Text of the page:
How do I share truth lovingly with my parents without usurping their authority? I want them to flee from this church and find one that preaches the Gospel, but they don’t want to leave the community behind and have been duped into believing that what the church is teaching is good. My heart breaks over my family. I’m praying for them, which I know is paramount. Is there a good way to lovingly convince them they need to find a new church home?
First of all:
WHERE DO YOUR PARENTS GO TO CHURCH?
BECAUSE THAT CHURCH SOUNDS AWESOME.
I wouldn’t know what to do if my church was open to thinking of parts of Scripture (such as Genesis 1-11 cough) not as something that has to be literally, factually true, but something that we can read to discover larger, more valuable lessons. Like, oh, I don’t know, highlighting the fact that the Genesis creation narrative is orderly and intentional and completely unlike most other creation myths that involve the world being created by gods who were fighting with each other and went oops we made a planet. Personally, I find that particular truth a lot more valuable than “you must believe that days were 24 hours before there was even a sun that the earth revolved around!”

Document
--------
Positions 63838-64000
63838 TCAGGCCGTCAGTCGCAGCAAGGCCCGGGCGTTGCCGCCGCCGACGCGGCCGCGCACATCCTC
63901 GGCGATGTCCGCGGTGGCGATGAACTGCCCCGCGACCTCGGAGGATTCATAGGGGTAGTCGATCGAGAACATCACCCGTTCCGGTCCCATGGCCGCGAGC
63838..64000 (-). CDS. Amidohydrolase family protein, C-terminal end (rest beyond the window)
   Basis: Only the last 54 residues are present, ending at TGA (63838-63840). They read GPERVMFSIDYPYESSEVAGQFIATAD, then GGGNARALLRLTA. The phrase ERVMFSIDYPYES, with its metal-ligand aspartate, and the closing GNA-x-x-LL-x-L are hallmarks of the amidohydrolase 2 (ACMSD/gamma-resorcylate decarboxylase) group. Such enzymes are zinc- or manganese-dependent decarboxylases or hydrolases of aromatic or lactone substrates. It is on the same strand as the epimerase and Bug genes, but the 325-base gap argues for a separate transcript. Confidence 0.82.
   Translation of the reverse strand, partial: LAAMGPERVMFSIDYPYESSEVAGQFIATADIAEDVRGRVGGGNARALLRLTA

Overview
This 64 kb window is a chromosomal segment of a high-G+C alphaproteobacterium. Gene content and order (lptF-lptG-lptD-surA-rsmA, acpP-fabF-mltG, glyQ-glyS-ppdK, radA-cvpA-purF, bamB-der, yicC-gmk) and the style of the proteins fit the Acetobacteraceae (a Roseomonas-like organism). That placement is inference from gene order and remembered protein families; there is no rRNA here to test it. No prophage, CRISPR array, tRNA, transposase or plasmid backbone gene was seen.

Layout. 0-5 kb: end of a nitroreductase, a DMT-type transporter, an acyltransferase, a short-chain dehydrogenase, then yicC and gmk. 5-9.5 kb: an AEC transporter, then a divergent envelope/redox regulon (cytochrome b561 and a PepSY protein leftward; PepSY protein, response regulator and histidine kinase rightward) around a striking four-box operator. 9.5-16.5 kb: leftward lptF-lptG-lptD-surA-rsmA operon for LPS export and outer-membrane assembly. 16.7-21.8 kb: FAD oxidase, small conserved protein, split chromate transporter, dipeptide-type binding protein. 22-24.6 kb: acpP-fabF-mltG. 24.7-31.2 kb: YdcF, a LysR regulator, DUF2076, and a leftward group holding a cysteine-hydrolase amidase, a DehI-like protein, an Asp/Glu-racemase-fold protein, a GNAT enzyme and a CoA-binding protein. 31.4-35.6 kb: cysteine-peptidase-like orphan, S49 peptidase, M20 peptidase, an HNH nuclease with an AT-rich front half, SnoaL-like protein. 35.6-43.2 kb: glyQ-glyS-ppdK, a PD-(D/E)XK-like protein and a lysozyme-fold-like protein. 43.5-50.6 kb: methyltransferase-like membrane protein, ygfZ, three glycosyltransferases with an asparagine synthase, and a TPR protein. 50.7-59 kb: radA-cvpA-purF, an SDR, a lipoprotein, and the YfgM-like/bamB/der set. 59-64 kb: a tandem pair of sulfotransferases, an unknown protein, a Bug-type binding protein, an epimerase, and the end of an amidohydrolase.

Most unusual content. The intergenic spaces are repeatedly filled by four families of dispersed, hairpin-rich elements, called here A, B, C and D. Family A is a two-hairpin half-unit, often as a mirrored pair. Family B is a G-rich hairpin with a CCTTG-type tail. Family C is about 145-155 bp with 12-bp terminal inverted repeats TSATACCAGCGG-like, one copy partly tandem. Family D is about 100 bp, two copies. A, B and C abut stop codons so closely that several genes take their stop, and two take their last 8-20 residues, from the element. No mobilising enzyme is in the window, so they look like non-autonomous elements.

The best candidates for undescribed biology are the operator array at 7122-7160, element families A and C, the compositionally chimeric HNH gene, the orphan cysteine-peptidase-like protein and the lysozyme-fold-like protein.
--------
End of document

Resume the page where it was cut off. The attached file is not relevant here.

Also female pastors? Thank you I’ll take that. The church I’m attending on-and-off recently named a female pastor: the woman who was previously in charge of the children’s ministry . . . and is now in charge of the children’s ministry. Yay. Granted, this is a huge step forward. I’ve whined quite a bit about how it’s unfair that most churches have women serving a role that if a man was filling it would be called “pastor of _____,” so the fact that this church actually acknowledged that she was already being a pastor and recognized that she deserved respect and the title is a huge deal, and I’m not begrudging them that. This is, however, in the same church where women aren’t allowed to serve on the elder board, so . . . baby steps, I suppose.